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Where did they live? – Mapping your ancestors' home in 1911


23rd December 2021

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Where did your ancestors live in England or Wales at the time of the 1911 census? As family history researchers we are able to read the address that our ancestor wrote on the form, but then our next question may be how to find out where that address had actually been by turning to look at a map. With the exciting new release by TheGenealogist which connects the results from the 1911 census with an extra record layer on the Map Explorer™, family historians are now able to click through from a 1911 census transcript to locate where their ancestors' had once lived and to see where this is in a number of linked georeferenced maps.

The boyhood home of the "Master of Suspense"

At the time of the enumeration of the 1911 census an eleven year old East End of London boy was growing up in the densely packed roads of Limehouse in Tower Hamlets. The street in question was called Salmon Lane and his family sold fish for a living from two premises in the same road. The boy we are looking at here was Alfred Hitchcock and he would leave his fishy surroundings to go on to become one of the most influential and widely studied filmmakers in the history of cinema. Known as the "Master of Suspense", he directed over 50 feature films in a career spanning six decades.

Born in Leytonstone in August 1899, when he was six his family moved to live in Limehouse and it is here that his father, William Hitchcock and mother Emma, leased two stores at 130 and 175 Salmon Lane. The first they ran as a fish-and-chips shop and the second as a fishmongers. By carrying out a search for Alfred in the census records on TheGenealogist we can see, from the return, that they were living above number 175 Salmon Lane.

With the newly added feature only on TheGenealogist it is now possible to see directly underneath the transcript details a map of where the property was located. Then by clicking on this map we are taken through to the Map Explorer™ and so we are able to view the pins for the results of the 1911 census on a contemporary map from the period or even a modern map or satellite view to see what the surrounding neighbourhood looks like today.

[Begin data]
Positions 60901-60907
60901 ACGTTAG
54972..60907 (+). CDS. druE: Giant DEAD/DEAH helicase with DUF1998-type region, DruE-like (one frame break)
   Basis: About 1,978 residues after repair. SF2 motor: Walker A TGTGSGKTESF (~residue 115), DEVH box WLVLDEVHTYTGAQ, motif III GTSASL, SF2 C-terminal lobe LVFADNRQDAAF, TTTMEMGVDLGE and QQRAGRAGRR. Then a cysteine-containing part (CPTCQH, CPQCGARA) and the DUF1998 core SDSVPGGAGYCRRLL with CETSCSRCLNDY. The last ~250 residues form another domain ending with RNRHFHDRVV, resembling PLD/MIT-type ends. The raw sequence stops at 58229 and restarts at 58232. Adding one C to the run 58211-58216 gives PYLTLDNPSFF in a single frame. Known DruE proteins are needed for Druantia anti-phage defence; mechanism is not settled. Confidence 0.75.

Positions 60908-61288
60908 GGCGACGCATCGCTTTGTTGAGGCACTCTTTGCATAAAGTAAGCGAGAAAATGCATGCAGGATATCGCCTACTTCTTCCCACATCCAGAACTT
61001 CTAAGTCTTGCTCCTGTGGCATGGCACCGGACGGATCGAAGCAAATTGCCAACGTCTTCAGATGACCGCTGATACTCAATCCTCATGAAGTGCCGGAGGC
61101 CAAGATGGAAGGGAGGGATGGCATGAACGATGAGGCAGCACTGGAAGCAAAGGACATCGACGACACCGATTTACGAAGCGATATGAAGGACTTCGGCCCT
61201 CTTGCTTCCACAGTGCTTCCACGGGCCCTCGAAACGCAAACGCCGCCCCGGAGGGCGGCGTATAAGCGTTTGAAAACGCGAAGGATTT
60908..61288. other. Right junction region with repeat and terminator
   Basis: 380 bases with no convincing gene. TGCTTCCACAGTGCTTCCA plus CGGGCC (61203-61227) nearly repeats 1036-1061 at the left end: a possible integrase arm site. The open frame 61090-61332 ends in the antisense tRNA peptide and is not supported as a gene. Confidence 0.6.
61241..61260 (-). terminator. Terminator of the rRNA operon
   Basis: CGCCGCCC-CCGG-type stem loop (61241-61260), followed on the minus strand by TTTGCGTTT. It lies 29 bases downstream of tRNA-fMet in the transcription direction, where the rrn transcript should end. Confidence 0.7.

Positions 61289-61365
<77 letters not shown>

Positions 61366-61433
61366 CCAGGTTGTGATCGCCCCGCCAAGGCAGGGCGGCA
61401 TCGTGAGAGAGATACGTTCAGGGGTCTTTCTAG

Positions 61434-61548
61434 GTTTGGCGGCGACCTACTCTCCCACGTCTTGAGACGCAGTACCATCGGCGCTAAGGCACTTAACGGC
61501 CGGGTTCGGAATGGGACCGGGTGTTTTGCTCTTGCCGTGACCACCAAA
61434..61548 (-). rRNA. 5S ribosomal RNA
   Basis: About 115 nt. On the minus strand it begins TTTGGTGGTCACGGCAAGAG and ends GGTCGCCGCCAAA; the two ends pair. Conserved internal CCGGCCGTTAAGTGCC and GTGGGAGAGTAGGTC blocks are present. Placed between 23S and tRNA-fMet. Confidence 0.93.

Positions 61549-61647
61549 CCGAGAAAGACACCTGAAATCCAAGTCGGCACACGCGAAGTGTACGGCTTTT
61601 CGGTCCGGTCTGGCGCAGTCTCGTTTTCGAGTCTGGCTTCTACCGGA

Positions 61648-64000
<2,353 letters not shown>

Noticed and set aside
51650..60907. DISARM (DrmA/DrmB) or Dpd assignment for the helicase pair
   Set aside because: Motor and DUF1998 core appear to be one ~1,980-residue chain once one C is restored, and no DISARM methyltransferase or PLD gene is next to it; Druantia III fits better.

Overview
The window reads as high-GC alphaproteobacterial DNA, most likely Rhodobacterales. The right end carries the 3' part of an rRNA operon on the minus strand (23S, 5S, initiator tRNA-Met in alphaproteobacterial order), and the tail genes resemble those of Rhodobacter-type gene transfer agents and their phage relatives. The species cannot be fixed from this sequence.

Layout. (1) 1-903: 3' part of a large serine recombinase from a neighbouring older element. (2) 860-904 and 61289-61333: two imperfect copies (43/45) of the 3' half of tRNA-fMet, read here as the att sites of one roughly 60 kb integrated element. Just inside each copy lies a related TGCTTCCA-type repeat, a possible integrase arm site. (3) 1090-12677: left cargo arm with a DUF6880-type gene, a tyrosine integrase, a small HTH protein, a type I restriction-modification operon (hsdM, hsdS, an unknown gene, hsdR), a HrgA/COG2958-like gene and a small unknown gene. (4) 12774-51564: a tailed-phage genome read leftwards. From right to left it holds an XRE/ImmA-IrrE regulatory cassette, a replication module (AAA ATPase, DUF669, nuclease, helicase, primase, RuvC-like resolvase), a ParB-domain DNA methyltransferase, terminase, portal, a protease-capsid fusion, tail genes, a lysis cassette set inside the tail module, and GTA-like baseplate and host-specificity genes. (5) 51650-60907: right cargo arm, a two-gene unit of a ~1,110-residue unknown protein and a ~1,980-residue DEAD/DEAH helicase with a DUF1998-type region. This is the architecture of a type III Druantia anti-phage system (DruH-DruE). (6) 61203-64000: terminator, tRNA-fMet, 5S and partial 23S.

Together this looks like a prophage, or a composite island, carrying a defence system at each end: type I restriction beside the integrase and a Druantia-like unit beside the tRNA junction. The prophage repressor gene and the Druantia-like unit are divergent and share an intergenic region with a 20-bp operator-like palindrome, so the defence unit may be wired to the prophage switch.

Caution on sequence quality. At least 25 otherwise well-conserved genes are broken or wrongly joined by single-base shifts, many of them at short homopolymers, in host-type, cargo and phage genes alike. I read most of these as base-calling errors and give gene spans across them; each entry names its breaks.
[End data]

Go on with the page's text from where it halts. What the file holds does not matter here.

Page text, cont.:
Alfred Hitchcock

1911 census transcript on TheGenealogist with new feature of map identifying ancestors home

Clicking through to Map Explorer™ enables zooming down to building level for London addresses

From Golden Farm to Silver Screen

At the same time as the 11 year old future movie director Alfred was going to school in the Limehouse area of London, a 1 year old boy, destined to become a very fine British actor and Hollywood star one day, was growing up in the Gloucestershire countryside on Golden Farm.

David Niven, or more correctly James David Niven, can be found enumerated in Cirencester on a farm just outside of the remains of the city walls. The head of the household is identified in the census as William Edward Graham Niven, David's father. The Niven's home was the larger of the two households documented at the farm and had 13 people recorded including family and staff. We are able to see this noted on the result when we click on the pin for Golden Farm on the map. From the transcript we can then open the image of the census page which shows us that it was a 19 room property. By viewing the property on the Map Explorer™ opens up the possibility to see how the farm has now been surrounded by suburban roads by switching between the contemporary historical map and a georeferenced modern map, or even a satellite view.

David Niven

Census transcript for the Niven family at Golden Farm, Cirencester

The Niven's of Golden Farm, Cirencester 1911 census image

Clicking through to Map Explorer™ locates Golden Farm in 1911